``````>>> np.take(seq, idx)
array([[ 0.2 ,  0.2 ],
[ 0.33,  0.33]])
``````
-
This is really great. If you provide explanation, I will mark this as the answer since it is roughly 20-25 times faster than the currently accepted answer. –  PascalvKooten Nov 1 '13 at 15:57

# Original Question

The original question stated that the OP wanted to round to the nearest `0.1`, which has the following simple solution...

Really simple - let `numpy` do it for you:

``````arr = np.array([[0.14, 0.18], [0.20, 0.27]])
numpy.around(arr, decimals=1)
``````

When developing scientific software in Python, it is key to avoid loops if possible. If `numpy` has a procedure to do something, use it.

-
I only used it as an example, I shouldn't have I realised now. I am not interested in the decimal only case. What if the list would contain `[0, 0,1 0.33, 0.5, 0.2]`? –  PascalvKooten Nov 1 '13 at 8:10
Awesome answer Alex! :) I was going to give a raw python solution, but this is awesome. –  Games Brainiac Nov 1 '13 at 8:10
And profile too, which you may have done... –  Alex Chamberlain Nov 1 '13 at 8:11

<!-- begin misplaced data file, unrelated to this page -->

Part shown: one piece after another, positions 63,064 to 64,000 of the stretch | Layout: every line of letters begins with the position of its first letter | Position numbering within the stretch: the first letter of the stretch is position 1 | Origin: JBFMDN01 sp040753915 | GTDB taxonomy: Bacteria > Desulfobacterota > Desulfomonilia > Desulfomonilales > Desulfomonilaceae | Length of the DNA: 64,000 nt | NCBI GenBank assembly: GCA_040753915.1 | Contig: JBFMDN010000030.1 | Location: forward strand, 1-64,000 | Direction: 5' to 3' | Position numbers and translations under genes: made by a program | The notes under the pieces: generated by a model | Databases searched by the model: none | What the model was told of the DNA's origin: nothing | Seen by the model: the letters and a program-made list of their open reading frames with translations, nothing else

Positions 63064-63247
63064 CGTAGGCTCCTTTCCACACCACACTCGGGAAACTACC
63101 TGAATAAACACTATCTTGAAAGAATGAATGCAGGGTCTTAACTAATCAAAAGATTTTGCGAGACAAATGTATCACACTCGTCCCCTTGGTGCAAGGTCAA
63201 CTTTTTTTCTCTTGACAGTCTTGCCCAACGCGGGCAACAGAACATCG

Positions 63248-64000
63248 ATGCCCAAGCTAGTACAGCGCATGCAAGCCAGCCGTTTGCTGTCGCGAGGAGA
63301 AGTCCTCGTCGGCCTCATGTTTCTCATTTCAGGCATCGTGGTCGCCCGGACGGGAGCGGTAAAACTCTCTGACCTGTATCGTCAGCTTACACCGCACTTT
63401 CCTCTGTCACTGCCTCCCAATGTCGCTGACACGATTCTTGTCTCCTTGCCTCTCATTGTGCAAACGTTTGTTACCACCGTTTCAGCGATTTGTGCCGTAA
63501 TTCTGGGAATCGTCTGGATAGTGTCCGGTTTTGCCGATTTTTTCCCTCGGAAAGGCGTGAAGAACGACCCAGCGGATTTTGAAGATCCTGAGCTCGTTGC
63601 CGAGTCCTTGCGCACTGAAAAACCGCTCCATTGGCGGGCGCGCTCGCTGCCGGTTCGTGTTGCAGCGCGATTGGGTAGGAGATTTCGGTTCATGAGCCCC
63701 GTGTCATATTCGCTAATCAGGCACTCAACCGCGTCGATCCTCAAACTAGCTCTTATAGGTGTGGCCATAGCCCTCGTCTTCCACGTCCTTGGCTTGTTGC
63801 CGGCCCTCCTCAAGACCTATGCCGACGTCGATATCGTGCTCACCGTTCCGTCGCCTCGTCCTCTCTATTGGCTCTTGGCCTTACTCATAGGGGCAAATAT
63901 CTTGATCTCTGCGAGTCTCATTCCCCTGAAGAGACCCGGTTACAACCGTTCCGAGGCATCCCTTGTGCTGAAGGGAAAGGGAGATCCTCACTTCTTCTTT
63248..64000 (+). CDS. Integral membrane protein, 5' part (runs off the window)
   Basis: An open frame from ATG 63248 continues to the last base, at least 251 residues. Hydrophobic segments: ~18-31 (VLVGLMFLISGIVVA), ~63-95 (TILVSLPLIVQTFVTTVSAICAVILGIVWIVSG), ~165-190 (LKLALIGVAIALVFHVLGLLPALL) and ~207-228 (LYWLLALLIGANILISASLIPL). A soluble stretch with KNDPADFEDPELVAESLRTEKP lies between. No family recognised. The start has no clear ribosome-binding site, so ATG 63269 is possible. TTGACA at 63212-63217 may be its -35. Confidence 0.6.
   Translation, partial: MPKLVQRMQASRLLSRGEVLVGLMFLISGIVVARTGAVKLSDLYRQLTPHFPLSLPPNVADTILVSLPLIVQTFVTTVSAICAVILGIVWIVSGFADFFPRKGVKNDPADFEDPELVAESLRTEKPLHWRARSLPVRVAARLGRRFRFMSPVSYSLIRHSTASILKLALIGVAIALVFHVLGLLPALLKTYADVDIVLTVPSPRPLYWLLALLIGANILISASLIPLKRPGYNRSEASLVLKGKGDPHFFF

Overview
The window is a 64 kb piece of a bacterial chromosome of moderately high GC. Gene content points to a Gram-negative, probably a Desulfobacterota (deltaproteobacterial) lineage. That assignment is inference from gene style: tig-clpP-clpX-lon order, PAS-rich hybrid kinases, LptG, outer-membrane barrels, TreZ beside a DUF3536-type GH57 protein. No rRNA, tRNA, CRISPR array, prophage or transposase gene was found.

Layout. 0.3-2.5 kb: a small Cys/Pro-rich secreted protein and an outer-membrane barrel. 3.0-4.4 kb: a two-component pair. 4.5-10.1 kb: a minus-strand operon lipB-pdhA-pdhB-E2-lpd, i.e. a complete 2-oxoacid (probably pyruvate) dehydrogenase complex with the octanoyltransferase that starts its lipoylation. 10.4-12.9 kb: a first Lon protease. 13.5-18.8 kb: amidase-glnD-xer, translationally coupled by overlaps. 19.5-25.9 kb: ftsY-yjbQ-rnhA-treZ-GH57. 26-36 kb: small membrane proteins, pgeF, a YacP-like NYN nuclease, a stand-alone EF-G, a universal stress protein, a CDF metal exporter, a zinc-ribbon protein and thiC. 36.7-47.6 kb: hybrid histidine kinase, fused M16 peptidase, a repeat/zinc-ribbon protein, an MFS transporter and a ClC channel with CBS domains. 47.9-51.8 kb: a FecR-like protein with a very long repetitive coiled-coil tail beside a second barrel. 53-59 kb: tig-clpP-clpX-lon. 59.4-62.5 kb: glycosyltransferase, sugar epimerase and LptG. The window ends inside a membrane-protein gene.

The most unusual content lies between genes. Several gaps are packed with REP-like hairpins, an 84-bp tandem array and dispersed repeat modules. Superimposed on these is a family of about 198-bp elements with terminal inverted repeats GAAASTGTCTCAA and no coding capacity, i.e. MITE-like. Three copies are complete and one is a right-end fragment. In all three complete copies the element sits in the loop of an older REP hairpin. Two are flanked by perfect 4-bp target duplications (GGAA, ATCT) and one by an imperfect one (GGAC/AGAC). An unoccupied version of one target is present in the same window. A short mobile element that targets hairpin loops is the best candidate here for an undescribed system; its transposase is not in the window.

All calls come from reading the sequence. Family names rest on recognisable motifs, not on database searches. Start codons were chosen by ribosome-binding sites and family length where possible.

@Dualinity I think you can still remove the loops. Will the list ever be "large"? Or does the list have a better definition than just a list of numbers? –  Alex Chamberlain Nov 1 '13 at 8:12
I surely hope so, but how in this case? My apologies for choosing an example that has such a solution, my intention is indeed to round to anything. –  PascalvKooten Nov 1 '13 at 8:14

I would like to suggest two solutions to your problem. The first is a pure numpy solution, but if you original array is NxM, and sequence size is K, it uses an array of size NxMxK. So this solution is good only if this size is not gigantic in your case. It can still turn out to be very fast despite the big array used, for doing all the work in the numpy space.

The second is a hybrid approach (and turns out to be much simpler to code, too), using `@np.vectorize`. It does looping in numpy space, but calls back to python for each element. The upside is that it avoids creating the huge array.